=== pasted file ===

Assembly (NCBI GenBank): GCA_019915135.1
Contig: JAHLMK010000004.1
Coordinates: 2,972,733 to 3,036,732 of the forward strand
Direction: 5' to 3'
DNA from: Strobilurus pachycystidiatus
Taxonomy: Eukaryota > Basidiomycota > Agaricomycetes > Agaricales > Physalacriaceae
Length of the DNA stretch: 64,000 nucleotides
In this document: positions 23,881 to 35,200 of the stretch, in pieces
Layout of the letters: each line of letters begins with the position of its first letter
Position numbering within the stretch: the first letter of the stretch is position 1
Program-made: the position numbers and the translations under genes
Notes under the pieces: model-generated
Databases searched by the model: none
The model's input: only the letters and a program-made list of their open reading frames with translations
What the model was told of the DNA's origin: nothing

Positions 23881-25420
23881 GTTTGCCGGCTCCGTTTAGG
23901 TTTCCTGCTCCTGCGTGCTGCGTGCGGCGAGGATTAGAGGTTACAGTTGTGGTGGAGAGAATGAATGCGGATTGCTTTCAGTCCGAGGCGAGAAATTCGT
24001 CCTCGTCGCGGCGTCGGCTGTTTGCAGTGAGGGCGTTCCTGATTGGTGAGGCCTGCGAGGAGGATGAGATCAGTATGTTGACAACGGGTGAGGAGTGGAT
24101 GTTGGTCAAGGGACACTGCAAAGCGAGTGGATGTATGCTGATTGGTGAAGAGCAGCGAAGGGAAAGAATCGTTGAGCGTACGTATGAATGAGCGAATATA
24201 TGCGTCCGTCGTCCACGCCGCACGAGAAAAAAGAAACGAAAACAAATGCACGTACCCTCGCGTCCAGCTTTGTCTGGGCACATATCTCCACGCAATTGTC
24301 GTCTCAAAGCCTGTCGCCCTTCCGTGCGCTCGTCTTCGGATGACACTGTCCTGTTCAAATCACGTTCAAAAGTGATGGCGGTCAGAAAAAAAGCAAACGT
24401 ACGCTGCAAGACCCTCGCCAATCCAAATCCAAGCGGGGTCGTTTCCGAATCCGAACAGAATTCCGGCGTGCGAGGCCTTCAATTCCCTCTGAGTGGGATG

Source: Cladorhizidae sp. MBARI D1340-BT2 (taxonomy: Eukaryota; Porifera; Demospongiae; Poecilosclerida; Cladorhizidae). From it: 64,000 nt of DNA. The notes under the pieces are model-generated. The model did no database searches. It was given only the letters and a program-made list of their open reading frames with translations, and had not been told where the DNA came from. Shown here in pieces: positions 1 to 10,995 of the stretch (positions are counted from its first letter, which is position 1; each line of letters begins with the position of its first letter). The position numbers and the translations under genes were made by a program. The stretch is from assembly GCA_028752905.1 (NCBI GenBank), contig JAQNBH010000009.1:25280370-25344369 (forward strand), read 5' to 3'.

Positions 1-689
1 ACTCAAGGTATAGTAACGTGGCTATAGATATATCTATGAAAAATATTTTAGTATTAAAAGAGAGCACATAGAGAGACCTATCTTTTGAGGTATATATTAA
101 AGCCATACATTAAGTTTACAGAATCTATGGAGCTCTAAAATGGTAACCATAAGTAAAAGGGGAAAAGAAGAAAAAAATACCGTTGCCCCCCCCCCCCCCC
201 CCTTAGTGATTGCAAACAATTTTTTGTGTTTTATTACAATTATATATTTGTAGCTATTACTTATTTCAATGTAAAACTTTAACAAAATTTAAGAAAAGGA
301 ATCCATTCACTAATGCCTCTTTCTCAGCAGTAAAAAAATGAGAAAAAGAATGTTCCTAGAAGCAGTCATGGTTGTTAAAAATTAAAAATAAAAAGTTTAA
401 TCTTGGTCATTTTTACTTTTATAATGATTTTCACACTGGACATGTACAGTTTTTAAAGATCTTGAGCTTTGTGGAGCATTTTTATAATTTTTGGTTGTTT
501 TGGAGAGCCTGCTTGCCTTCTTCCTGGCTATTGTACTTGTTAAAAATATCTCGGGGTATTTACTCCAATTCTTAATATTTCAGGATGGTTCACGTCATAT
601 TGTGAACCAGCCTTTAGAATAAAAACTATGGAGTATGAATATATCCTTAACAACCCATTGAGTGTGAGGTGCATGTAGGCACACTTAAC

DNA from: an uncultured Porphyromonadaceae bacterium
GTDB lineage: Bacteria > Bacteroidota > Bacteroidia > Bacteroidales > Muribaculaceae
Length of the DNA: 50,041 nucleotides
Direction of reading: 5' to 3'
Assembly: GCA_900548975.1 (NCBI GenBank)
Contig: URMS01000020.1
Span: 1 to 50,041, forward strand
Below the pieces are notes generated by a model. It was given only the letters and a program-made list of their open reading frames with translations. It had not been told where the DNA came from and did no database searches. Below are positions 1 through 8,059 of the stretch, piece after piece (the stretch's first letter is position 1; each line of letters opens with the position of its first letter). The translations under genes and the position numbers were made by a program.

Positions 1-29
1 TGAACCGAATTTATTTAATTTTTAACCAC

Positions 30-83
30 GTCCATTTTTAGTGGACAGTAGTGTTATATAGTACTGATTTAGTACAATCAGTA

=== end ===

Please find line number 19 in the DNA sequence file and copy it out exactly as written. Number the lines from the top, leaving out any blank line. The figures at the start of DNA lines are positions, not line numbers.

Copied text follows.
24001 CCTCGTCGCGGCGTCGGCTGTTTGCAGTGAGGGCGTTCCTGATTGGTGAGGCCTGCGAGGAGGATGAGATCAGTATGTTGACAACGGGTGAGGAGTGGAT